What Will I do in Paramedic/EMT School?
Because the job of a paramedic or EMT is so very different from any other in the medical field so is the schooling they must complete in order to become certified. Paramedic/EMT training is a balanced mix of classroom training together with practical in the field training where students are exposed to real life emergency situations similar to those they will have to deal with on a daily basis once their training is over.
What are the Different levels of Training Offered by Paramedic/EMT Schools?
There are several different levels of training and certification on offer for those wishing to pursue a career in emergency response. They are as follows:
EMT-I/85 (EMT-Intermediate 1985)
EMT-I/99 (EMT-Intermediate 1999)
Each certification brings with it an acknowledgement that the certified individual has reached a certain level of expertise and the daily duties they can perform will be determined by what level of training they have achieved. One of the appareling aspects of a career as an EMT/Paramedic for many people is that they can begin working at a lower level (as a Basic Life Support Tech for instance) and then continue their education while still earning a wage. In fact rising through the ranks in this way is generally encouraged since although classroom training is a crucial part of an EMT/Paramedic’s education field experience is even more important.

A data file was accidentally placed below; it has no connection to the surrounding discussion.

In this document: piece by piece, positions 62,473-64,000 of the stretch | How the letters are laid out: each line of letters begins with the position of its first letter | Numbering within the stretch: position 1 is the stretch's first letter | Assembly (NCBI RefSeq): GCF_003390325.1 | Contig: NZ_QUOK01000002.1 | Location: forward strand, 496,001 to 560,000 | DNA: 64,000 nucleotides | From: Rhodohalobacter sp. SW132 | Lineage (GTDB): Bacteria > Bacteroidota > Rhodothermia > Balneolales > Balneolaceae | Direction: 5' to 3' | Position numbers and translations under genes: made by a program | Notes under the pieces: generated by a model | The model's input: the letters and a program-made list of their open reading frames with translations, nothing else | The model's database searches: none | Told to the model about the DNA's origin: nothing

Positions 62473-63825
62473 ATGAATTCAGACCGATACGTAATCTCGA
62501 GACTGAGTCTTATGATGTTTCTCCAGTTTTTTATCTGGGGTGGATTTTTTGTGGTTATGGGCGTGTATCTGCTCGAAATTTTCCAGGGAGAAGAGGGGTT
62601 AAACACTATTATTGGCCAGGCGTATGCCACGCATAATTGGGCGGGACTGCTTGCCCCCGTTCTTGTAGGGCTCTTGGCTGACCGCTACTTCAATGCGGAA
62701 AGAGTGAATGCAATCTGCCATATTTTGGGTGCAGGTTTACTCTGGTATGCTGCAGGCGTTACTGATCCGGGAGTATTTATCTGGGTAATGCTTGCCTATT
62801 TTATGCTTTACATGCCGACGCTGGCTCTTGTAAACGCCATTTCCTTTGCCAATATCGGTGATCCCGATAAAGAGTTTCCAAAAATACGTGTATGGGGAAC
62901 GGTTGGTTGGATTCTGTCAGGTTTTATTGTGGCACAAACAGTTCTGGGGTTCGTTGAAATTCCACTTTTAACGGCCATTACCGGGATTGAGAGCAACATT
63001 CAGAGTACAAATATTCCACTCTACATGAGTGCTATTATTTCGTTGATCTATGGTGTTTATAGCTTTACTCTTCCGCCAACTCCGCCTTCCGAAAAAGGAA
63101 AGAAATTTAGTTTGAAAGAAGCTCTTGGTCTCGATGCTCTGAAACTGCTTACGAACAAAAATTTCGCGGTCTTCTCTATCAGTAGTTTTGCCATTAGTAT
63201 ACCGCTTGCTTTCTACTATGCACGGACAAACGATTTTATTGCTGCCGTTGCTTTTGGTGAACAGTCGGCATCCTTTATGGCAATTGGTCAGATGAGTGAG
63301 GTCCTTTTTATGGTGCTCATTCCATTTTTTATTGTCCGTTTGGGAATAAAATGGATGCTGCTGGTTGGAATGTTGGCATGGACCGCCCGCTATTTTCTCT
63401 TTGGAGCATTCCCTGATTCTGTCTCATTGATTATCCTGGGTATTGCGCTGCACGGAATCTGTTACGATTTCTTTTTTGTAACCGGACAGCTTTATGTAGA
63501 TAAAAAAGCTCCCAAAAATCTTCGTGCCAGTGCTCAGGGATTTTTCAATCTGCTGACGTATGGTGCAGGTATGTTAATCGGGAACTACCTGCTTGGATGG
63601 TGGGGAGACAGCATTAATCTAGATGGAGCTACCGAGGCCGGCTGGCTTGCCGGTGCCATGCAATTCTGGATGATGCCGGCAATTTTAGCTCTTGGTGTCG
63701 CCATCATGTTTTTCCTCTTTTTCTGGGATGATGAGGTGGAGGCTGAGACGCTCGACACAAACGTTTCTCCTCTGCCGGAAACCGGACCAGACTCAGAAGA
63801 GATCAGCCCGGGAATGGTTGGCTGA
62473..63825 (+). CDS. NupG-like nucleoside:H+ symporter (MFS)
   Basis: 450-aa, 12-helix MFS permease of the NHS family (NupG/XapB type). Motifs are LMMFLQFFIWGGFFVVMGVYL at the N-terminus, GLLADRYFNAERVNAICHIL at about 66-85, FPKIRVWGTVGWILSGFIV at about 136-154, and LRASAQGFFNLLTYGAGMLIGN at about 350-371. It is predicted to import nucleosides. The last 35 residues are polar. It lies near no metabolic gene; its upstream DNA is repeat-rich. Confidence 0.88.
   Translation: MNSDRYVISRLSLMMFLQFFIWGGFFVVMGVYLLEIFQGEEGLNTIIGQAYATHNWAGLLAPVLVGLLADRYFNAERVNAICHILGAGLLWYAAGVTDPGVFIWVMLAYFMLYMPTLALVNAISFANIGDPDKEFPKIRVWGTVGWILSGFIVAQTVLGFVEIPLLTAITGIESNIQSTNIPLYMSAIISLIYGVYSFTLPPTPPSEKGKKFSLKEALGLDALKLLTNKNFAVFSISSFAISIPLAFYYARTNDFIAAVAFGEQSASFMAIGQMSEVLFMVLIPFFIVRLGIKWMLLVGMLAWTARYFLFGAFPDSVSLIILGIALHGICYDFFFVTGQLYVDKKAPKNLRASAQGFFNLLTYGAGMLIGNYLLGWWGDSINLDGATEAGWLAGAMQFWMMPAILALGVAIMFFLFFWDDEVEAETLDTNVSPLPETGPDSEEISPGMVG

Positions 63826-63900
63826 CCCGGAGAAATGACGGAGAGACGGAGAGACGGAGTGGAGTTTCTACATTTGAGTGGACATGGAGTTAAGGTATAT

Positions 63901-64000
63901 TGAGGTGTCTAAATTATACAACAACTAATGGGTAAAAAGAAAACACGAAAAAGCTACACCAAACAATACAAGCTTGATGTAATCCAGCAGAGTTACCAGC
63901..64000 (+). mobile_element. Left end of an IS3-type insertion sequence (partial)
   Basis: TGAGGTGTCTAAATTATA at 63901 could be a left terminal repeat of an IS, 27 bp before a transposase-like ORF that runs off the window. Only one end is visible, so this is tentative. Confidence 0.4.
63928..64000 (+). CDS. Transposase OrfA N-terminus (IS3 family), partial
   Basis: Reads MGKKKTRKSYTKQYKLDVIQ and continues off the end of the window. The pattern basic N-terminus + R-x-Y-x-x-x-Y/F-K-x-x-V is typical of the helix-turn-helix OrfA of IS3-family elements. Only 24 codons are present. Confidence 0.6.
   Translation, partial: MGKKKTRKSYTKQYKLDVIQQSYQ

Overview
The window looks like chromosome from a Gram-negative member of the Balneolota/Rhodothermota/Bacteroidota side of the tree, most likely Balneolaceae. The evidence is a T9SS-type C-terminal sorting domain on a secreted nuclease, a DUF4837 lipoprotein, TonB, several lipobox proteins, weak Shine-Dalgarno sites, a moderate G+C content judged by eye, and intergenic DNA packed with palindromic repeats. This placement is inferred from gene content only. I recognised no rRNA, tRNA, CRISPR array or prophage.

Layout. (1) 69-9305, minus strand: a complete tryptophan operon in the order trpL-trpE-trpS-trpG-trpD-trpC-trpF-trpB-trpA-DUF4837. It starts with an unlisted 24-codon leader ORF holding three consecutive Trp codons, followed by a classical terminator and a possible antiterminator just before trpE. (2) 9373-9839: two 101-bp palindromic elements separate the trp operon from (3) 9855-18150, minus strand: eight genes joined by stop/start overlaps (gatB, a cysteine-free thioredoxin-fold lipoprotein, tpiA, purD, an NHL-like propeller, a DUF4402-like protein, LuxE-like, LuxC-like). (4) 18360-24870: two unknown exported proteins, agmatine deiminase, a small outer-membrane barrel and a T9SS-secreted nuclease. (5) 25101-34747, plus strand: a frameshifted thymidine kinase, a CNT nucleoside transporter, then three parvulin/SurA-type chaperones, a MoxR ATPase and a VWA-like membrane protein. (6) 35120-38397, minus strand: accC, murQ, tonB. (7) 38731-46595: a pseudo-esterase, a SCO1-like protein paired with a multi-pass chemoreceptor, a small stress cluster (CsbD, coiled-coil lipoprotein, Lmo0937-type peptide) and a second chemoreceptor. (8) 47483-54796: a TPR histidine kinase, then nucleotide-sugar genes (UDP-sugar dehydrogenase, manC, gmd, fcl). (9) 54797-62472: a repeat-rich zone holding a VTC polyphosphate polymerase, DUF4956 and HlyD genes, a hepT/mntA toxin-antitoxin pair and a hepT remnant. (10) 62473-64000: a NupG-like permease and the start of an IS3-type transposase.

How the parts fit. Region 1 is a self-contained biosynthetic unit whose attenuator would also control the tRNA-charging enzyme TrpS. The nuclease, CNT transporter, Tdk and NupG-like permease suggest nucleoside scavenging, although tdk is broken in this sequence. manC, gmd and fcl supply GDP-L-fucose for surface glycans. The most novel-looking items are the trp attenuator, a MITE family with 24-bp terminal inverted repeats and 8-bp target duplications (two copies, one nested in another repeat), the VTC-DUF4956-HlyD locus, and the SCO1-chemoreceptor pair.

What Classes are taught for Each Level of Certification?
EMT- B (basic) and EMT- I (intermediate) level training covers much of the same material but with an extra 200 hours of training required to receive intermediate certification rather than basic. Some of the commonly covered subjects include:
Intermediate programs also then cover the following during the additional 200 hours of study:
What can a Paramedic do that an EMT Cannot?
A paramedic receives a higher degree of medical training than an EMT and is certified to perform certain invasive procedures that in a hospital setting would be performed by a doctor. These procedures include Endotracheal Intubation and Intravenous cannulation (IV) as well as the ability to administer certain lifesaving medications.